Promising his traditional conservative policies will restore America's greatness, Mitt Romney accepted the Republican presidential nomination and then prepared to campaign with his running mate on Friday in two swing states vital to their chances of defeating President Barack Obama in November.
In the most important political speech of his life, Romney on Thursday night evoked themes and imagery of GOP icon Ronald Reagan in describing to a cheering Republican National Convention a future of opportunity and promise for the nation after what he called the failed policies under Obama.
He recalled the excitement of the country in electing Obama four years ago, saying the president's campaign theme of "hope and change" had a powerful appeal.
"But tonight, I'd ask a simple question: If you felt that excitement when you voted for Barack Obama, shouldn't you feel that way now that he's President Obama?" Romney said. "You know there's something wrong with the kind of job he's done as president when the best feeling you had was the day you voted for him."
While his own patriotism caused him to hope Obama would succeed, the president's promises "gave way to disappointment and division," Romney said.
"This isn't something we have to accept. Now is the moment when we can do something. With your help we will do something," he said. "Now is the moment when we can stand up and say, 'I'm an American. I make my destiny. And we deserve better! My children deserve better! My family deserves better. My country deserves better!'"
When Romney finished, clouds of red, white and blue balloons floated down as running mate Rep. Paul Ryan joined him on stage, followed quickly by their wives and families amid the cheers and confetti.
Storm-shortened convention concludes
He and Ryan will campaign together on Friday in Florida and Virginia, then head to Ohio on Saturday as Democrats prepare to hold their convention next week in Charlotte, North Carolina.
Romney's prime-time, nationally televised address concluded a storm-shortened convention that sought to galvanize the conservative Republican base behind him and frame the upcoming election as a referendum on Obama's presidency.
Protesters briefly interrupted him early in the speech, with one shouting "people over profits" in reference to the multimillionaire former businessman's career in private equity. The crowd shouted "U.S.A, U.S.A" to drown them out, and one was removed after a brief scuffle.
Ryan had energized the convention on Wednesday night with a powerful attack on Obama that championed conservative principles.
On Thursday, speakers, including Hollywood legend Clint Eastwood, laid the foundation for Romney's highly anticipated speech that was intended to provide those Americans just tuning in to the presidential race with an introduction to the man and candidate.
CNN analysts called the speech successful in appealing to the base and showing Romney's personal side, but also said it was business-like at times and offered no new ideas or proposals from the candidate who has been on the trail for the past year.
"It had a lot of heart. It needed more soul. It needed more poetry," said CNN Senior Political Analyst David Gergen, while Gloria Borger, the CNN chief political analyst, said the themes Romney emphasized showed what audience his campaign wanted to reach -- Obama supporters disappointed with the president today and women, who polls show favor the Democratic incumbent.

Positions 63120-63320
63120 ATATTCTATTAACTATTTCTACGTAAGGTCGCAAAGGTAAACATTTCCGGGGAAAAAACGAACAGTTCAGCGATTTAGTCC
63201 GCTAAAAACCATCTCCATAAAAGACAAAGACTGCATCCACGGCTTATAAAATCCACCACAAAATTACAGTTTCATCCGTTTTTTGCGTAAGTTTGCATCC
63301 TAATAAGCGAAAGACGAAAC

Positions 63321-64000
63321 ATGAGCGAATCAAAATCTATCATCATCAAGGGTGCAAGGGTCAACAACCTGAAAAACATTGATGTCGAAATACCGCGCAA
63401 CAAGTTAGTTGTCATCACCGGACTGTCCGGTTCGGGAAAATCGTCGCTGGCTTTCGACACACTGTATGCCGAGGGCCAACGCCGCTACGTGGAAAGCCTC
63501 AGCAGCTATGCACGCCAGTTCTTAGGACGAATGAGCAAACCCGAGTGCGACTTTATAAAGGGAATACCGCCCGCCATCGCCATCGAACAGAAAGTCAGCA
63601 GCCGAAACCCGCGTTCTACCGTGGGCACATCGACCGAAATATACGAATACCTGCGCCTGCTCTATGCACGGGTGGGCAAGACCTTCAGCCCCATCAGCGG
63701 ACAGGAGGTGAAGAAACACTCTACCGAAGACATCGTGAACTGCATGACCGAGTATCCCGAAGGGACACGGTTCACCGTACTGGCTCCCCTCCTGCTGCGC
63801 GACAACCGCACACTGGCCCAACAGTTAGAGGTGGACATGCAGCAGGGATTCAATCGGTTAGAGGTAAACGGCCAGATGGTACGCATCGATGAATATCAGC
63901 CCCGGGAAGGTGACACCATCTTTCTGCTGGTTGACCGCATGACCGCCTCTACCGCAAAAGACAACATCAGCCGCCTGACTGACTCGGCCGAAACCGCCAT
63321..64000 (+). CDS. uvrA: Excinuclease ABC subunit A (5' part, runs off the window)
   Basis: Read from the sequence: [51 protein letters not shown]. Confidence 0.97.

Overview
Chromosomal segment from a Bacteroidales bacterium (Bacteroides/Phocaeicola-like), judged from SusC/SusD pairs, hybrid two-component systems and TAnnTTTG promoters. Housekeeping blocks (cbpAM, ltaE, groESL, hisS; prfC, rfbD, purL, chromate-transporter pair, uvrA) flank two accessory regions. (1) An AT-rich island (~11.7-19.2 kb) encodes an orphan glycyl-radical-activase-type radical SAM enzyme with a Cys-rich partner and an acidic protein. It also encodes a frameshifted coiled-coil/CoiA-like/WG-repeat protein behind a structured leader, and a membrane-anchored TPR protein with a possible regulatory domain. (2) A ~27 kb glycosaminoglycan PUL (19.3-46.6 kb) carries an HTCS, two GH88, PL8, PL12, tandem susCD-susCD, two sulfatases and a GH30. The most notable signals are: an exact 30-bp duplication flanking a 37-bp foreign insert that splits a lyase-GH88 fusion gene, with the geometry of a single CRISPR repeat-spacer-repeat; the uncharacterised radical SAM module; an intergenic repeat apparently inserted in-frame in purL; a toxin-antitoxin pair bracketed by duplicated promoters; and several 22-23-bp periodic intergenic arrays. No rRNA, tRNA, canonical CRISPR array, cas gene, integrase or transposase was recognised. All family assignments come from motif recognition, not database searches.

She and CNN Chief National Correspondent John King panned Eastwood's appearance, which included a comedy routine of a fictional discussion with Obama, as a mistake by organizers that detracted from the candidate's defining speech.
In his address, Romney provided a biographical look at his life, talking about his parents -- who both held or ran for political office -- and his Mormon faith. Earlier, members of his church gave testimonials to Romney's help and compassion during past crises, such as the early death of one couple's son.
A rose for his mother and raising five boys
Criticized for being stiff and impersonal at times on the campaign trail, Romney told stories of family life -- the single rose his father, former Michigan Gov. George Romney, gave his mother every day, and the incessant household noise in raising five boys. Paying tribute to his wife, Ann, Romney expressed admiration for the role of women in society in a bid to appeal to women voters.
Romney also injected humor, telling how he decided against approaching his church as a young man to invest in his new company.
"I figured it was bad enough I might lose my investor's money, but I didn't want to go to hell, too," he quipped.
Romney then focused on his ideas for ending the nation's economic challenges -- lingering high unemployment, sluggish economic recovery, and a chronic deficit and debt problem.
"Today the time has come for us to put the disappointments of the last four years behind us, to put aside the divisiveness and the recriminations, to forget about what might have been and to look ahead to what can be," he said. "Now is the time to restore the promise of America. Many Americans have given up on this president but they haven't ever thought about giving up. Not on themselves. Not on each other. And not on America."
Focusing his message on the economy -- an issue that polls show him winning with voters -- Romney said the country's needs are not "complicated or profound."
"What America needs is jobs, lots of jobs," he said, arguing Obama offers only more of the same to people who "now believe that the future will not be better than the past."